B.C. Finance Minister Carole James presents her first budget, February 2017. (Chad Hipolito/Canadian Press/pool)

James continues to defend housing speculation tax

Removed from vacation homes, it still targets mostly B.C. homeowners

Finance Minister Carole James continues to defend the remaining properties targeted by her government’s speculation tax on vacant homes, after revealing that the majority that will pay the tax are B.C. residents.

Introduced in the February budget as an extension of the empty home tax imposed by the City of Vancouver to target mainly foreign real estate investors, the area affected by the tax was whittled down to major urban centres after an outcry from people with vacation homes.

RELATED: Rural cottages exempted from speculation tax

It now captures about 32,000 properties, 20,000 of which are owned by B.C. residents, James confirmed in debate on her ministry’s budget this week. This prompted a renewed attack by opposition MLAs, who say it still isn’t a speculation tax but rather an asset tax on people with second homes.

James stressed that 99 per cent of B.C. residents won’t pay the tax, and it is needed to promote rentals.

“One per cent who have second or third or fourth homes that they own in the regions that we’ve targeted will pay the speculation tax, if they choose not to rent their place out,” James said Thursday. “We’re in a housing crisis.”

James rolled back the extent of the tax in March after protests from vacation homeowners, exempting the Gulf Islands, Parksville, Qualicum Beach, the Juan de Fuca region in Premier John Horgan’s constituency and rural areas of the Fraser Valley and Central Okanagan.

It currently applies to Metro Vancouver, Greater Victoria and the municipalities of Nanaimo, Lantzville, Abbotsford, Chilliwack, Mission, Kelowna and West Kelowna. It is to take effect based on 2018 assessed property values, at 0.5 per cent for B.C. residents and two per cent for foreign owners and “satellite families” who don’t pay income tax in B.C.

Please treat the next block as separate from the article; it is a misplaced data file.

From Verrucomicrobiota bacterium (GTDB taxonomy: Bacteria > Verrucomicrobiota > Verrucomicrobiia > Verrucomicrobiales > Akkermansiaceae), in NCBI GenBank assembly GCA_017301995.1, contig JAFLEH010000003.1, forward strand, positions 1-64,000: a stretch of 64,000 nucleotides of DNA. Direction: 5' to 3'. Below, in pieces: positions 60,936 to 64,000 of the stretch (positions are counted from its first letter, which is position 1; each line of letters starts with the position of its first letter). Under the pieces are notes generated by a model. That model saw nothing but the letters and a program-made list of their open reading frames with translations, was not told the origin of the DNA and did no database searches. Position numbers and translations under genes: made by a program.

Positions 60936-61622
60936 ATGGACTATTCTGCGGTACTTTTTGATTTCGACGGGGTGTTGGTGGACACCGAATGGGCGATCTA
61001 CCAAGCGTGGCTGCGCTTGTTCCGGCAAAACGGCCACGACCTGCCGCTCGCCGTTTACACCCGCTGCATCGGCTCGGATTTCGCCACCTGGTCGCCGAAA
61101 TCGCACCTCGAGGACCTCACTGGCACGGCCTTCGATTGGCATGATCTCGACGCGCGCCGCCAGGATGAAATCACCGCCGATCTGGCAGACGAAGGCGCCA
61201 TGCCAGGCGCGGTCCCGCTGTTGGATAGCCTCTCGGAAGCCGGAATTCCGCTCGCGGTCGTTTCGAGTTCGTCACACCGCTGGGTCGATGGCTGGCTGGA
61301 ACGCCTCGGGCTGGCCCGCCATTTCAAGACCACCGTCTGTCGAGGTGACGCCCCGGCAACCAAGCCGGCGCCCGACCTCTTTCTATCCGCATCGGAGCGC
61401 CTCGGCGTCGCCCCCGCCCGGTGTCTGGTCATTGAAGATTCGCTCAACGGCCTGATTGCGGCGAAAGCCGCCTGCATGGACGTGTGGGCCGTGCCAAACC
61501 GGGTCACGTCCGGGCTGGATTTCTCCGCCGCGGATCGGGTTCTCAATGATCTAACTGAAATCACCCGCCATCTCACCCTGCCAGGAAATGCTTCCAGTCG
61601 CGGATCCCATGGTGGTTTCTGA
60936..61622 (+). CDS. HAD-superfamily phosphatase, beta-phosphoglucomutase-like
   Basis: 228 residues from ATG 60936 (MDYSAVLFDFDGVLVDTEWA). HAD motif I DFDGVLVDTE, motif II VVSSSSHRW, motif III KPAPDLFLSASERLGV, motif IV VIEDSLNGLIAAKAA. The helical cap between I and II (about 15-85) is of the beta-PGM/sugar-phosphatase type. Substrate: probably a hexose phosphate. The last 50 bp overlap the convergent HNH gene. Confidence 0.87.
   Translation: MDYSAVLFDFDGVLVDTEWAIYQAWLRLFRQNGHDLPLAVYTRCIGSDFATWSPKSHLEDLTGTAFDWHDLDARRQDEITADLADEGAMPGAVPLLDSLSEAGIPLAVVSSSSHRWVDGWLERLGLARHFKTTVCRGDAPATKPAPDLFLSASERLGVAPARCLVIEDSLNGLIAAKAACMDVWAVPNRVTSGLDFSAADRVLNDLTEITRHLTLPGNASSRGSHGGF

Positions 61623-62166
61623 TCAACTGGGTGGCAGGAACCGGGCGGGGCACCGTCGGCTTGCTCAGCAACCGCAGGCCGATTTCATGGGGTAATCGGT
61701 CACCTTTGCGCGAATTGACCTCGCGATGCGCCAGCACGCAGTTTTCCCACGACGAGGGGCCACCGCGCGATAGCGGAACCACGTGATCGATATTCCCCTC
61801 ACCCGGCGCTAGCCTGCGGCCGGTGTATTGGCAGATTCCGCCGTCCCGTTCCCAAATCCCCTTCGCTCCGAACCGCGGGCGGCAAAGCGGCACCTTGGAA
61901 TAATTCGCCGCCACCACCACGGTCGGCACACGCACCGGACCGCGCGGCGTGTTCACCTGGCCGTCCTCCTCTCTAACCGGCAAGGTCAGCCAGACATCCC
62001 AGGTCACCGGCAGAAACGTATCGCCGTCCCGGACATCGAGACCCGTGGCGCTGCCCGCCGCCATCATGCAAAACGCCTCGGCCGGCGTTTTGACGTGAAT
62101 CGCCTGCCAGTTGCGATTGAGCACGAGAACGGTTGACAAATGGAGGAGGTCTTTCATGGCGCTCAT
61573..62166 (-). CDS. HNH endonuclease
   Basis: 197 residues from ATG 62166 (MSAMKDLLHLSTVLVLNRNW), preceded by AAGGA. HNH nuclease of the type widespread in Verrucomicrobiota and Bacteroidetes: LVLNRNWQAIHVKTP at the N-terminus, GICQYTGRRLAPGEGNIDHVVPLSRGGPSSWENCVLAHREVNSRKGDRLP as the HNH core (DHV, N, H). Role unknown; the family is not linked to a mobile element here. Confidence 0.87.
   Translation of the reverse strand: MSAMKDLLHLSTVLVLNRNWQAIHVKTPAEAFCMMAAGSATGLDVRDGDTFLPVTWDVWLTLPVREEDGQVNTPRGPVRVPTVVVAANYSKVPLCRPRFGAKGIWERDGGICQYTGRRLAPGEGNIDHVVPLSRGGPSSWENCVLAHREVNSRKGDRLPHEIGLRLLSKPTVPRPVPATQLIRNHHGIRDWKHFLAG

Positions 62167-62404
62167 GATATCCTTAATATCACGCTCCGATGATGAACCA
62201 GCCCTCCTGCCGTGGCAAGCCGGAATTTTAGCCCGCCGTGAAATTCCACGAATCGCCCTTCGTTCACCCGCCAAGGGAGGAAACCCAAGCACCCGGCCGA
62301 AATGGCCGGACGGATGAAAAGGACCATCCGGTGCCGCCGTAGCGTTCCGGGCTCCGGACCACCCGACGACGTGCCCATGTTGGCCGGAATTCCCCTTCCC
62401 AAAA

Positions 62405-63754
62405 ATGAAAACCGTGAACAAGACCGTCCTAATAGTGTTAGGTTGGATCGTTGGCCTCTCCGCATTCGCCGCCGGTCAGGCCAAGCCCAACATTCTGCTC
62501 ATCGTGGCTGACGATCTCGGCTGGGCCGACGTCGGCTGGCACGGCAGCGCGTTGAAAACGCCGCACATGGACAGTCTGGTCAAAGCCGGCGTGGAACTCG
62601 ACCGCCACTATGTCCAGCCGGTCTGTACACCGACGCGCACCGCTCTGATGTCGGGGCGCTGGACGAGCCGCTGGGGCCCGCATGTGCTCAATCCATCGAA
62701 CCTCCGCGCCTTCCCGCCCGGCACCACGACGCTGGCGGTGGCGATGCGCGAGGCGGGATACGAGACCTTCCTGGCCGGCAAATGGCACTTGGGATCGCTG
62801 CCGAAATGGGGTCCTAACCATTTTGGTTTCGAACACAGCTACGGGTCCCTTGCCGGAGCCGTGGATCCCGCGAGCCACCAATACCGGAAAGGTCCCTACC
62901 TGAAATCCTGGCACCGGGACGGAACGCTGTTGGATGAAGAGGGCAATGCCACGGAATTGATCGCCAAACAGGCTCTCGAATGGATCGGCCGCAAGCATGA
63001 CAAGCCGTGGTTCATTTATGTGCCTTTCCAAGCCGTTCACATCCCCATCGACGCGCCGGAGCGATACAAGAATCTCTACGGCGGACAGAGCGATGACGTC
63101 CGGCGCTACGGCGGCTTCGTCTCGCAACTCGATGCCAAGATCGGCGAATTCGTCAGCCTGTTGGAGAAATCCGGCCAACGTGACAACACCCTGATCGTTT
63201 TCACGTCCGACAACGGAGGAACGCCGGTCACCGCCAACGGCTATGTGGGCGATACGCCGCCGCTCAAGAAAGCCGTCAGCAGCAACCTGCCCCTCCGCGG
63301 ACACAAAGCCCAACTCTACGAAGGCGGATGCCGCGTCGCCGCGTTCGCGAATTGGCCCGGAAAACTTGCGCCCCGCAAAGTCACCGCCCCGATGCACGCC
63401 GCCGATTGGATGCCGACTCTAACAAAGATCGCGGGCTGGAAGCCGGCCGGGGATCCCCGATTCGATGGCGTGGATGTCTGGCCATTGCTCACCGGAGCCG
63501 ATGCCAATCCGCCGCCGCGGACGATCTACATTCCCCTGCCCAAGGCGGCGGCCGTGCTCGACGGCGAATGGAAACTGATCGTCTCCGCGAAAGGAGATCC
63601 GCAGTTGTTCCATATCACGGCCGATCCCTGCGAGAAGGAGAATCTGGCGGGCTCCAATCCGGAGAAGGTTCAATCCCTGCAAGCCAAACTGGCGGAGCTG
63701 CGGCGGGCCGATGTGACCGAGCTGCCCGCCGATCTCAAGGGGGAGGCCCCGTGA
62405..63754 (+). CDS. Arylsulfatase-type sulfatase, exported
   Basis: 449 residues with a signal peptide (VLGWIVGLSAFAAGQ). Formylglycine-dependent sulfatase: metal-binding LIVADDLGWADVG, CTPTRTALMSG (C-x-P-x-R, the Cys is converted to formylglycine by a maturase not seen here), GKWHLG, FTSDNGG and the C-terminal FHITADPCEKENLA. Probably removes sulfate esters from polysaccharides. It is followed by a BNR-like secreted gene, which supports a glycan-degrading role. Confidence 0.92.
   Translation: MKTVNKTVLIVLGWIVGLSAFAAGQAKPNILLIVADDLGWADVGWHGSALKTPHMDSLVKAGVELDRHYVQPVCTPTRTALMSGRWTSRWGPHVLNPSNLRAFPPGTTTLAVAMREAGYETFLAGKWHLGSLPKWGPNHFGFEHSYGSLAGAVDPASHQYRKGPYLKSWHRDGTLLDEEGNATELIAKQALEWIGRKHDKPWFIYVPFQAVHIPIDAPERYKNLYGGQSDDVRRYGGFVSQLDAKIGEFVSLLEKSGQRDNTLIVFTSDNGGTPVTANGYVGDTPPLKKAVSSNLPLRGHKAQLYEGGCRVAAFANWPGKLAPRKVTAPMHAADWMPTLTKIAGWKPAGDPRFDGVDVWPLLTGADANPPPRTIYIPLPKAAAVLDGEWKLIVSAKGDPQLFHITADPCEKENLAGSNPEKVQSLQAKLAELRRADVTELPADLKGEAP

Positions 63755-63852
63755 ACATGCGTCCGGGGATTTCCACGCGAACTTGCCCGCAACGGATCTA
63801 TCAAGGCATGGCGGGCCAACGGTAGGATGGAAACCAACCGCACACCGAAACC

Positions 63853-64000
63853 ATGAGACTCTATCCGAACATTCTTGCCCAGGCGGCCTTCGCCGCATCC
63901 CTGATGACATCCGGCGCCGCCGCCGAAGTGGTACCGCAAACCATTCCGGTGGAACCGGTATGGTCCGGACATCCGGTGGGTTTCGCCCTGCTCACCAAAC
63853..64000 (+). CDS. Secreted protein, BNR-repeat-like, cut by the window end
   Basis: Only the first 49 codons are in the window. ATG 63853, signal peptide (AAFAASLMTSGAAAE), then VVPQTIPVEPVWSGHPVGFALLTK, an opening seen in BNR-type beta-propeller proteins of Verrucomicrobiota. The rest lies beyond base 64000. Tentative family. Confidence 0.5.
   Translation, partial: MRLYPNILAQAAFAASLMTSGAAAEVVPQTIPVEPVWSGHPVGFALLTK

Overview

Albertans and other Canadians whose principal residence is outside B.C. will pay 0.5 per cent in 2018 and one per cent in 2019 and later.

Just Posted

Cowichan swimmers bring home hardware from Special Olympics Canada Summer Games

Mikyla Carlow and Courtenay Rekis win multiple medals in Nova Scotia

CVAC Jaguars grab gold medals at junior development provincials

Alexa Dow and Annette Blumel combine for three first-place finishes

Pickleballers pack Lake Cowichan for successful Island championships

Well-received event shows off Lake Cowichan’s courts

Sangha chooses jury trial in Duncan confinement case

Alleged to have held and beaten woman over three days in a Cowichan Valley home

PHOTOS: B.C. city wakes up to darkness under wildfire smoke

The rest of the province also dealing with thick haze as smoky skies continue

Hospitals to see ‘delays’ in care after losing Saudi students, health group says

About 1,000 Saudi residents called back to kingdom after suspending diplomatic relations with Canada

Bernier diatribe against ‘extreme multiculturalism’ boosts Liberal coffers

Party spokesperson Braeden Caley says online donations doubled, social media engagement quadrupled

‘Disjointed’ system hinders British Columbia First Nations in wildfire fight

More than 550 wildfires were burning in B.C. and crews were bracing for wind and dry lightning

Castlegar bridge designed by architect of collapsed Italian bridge

Riccardo Morandi designed the Kinnaird Bridge, which is part of Highway 3.

Federal government announces over $115 million to Royal Canadian Navy

Defence Minister Harjit S. Sajjan was at Victoria’s CFB Esquimalt to announce missile system upgrades

RCMP nab prolific car thief after month-long, B.C.-wide search

A province-wide warrant was issued for Brian Robert Stephan in June for a litany of offences

Court sides with developer in Jumbo ‘substantially started’ dispute

Resort developer successfully argues 2014 decision that halted the project was unfair

Canada’s tax system unfairly favours wealthy, poll of CRA auditors suggests

Four of every five respondents think loopholes and tax credits built into the system benefit the rich

Most Read